Comics have always shaped my understanding of the world. Same can be said for sci-fi (ala Star Trek) and mysteries (Holmes and Mrs. Fletcher to name but a few), but comics have been the standard since I got a copy of the Star Trek III adaptation and the Last Star Fighter. Heroes/villains, and other types of stories.
During my time in Bible College and the early days of forming youth ministries a few series spoke into my meta-narrative aside from the usual reads of the time (Green Arrow, Avengers, Superman, etc). These included Starman, Sandman, Preacher, Hellblazer and a new creation of Mike Carey’s… Lucifer.
In the beginning… The angel Lucifer was cast out of Heaven and condemned to rule Hell for all eternity. Until he decided to take a vacation…
That simple phrase opened the first issue, and is still used to open the new Fox television series, that examines what it means that “the Devil made me do it” for as Luci is first to point out, we have scape goated this fallen angel in our culture to remove responsibility for the choices that free will gives us. Think about it, it is not the ancient stories that have shaped our understanding of this character, but rather writings of Dante and John Milton, and other 20th century blasphemies around tribulations and raptures.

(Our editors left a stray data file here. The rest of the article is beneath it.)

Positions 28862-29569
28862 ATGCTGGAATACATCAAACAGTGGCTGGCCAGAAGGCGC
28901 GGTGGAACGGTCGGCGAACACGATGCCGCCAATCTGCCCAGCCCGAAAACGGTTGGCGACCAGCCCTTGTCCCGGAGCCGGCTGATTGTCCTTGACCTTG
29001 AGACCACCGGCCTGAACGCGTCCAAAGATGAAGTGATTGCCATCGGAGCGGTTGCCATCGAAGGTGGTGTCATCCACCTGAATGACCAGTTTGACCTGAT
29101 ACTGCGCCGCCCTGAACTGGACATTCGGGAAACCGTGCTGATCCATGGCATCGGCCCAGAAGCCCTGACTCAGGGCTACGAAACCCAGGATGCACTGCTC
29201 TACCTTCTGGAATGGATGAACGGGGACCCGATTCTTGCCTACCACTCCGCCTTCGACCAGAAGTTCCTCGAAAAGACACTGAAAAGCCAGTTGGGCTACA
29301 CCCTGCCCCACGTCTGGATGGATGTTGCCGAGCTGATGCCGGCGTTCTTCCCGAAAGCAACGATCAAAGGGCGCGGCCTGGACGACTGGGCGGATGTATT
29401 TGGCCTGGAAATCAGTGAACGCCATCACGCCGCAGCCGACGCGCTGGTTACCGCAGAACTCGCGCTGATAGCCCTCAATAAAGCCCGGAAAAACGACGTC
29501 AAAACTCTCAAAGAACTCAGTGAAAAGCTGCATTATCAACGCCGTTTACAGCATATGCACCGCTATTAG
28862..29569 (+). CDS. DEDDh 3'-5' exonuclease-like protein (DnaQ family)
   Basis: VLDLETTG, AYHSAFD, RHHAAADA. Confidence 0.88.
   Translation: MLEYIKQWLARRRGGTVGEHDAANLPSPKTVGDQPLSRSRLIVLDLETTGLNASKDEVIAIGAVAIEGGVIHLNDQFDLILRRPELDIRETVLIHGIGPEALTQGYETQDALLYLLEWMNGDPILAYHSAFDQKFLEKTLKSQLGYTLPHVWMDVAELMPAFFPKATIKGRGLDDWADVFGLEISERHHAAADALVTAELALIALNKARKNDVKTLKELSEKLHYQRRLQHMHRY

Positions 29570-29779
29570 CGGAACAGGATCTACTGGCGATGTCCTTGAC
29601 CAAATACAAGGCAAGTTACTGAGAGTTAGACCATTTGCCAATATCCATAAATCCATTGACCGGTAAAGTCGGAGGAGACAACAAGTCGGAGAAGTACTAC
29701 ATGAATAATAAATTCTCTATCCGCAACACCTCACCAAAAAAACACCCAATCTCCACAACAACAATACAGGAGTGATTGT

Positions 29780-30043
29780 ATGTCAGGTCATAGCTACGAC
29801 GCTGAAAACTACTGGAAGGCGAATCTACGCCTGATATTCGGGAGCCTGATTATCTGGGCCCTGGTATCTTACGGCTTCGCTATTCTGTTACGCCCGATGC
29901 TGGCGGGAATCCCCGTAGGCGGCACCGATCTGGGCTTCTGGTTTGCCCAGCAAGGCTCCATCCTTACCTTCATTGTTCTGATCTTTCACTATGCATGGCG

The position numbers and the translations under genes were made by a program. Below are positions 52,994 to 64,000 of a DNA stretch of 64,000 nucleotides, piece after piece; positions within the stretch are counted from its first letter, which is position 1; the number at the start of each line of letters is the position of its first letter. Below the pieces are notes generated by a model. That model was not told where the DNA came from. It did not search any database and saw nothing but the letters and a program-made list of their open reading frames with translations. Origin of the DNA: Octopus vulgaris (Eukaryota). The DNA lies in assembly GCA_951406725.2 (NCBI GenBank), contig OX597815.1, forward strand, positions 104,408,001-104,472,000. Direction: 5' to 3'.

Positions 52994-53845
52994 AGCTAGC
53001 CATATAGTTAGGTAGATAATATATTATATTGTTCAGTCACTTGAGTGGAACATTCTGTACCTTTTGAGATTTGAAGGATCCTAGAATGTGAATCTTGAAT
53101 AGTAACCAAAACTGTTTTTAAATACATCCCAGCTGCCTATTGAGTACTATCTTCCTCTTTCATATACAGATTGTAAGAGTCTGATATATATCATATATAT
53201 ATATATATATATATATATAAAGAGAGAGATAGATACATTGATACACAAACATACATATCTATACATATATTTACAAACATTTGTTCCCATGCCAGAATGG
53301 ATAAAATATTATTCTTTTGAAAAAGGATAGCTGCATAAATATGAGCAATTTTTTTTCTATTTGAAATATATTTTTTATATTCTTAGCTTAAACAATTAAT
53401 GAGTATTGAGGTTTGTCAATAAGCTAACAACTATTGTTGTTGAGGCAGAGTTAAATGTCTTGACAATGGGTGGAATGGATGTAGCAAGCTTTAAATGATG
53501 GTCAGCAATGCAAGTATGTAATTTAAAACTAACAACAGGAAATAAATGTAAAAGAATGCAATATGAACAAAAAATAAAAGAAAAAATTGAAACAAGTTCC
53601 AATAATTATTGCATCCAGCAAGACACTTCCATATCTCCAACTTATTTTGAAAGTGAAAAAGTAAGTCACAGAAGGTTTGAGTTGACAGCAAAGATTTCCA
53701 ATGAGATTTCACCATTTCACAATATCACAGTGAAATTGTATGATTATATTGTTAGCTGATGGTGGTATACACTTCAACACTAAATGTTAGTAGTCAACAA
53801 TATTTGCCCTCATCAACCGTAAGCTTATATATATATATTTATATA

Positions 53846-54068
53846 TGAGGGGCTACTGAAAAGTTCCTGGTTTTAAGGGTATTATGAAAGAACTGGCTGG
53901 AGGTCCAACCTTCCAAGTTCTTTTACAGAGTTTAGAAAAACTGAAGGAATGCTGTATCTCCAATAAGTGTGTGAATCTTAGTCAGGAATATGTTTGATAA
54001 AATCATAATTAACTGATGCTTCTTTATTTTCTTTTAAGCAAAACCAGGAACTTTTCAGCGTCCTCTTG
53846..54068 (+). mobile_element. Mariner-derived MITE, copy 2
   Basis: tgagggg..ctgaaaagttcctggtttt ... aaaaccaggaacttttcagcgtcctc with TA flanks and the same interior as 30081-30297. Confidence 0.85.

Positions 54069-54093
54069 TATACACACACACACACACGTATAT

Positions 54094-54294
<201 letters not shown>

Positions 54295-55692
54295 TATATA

This is the undercurrent of the series. It addresses what the character of Lucifer, Morningstar, Satan, the Devil was all about in ancient stories (most easily seen in the story of Job, but still shining they’re in the Gospels of some long-haired guy from Nazareth). That is as a simple tempter, tester, laying out all choices before you, and then seeing where your desire leads you, and what the consequence of that choice will become.
It sometimes is for good, sometimes for ill. What makes the choices different is where we let our light fully shine, or not. What do we allow ego to control because we will not look outside our own selfishness? Is that a moment when we seek the scape goat? Instead of simply seeking the higher self? The Christ within? The Love that drives us?
So truly, I was looked oddly upon reading a series called Lucifer, and even was asked while watching the show and laughing is it blasphemous to enjoy it so much?
No, it is entertainment, with undercurrents that cause pause and reflection. It is a truly excellent use of satire and mythology for enjoyment on one level, and if you want to go deeper to another level can see the character layers that exist. The layers that can be looked at and go, what truly is evil? But more importantly what truly is free will?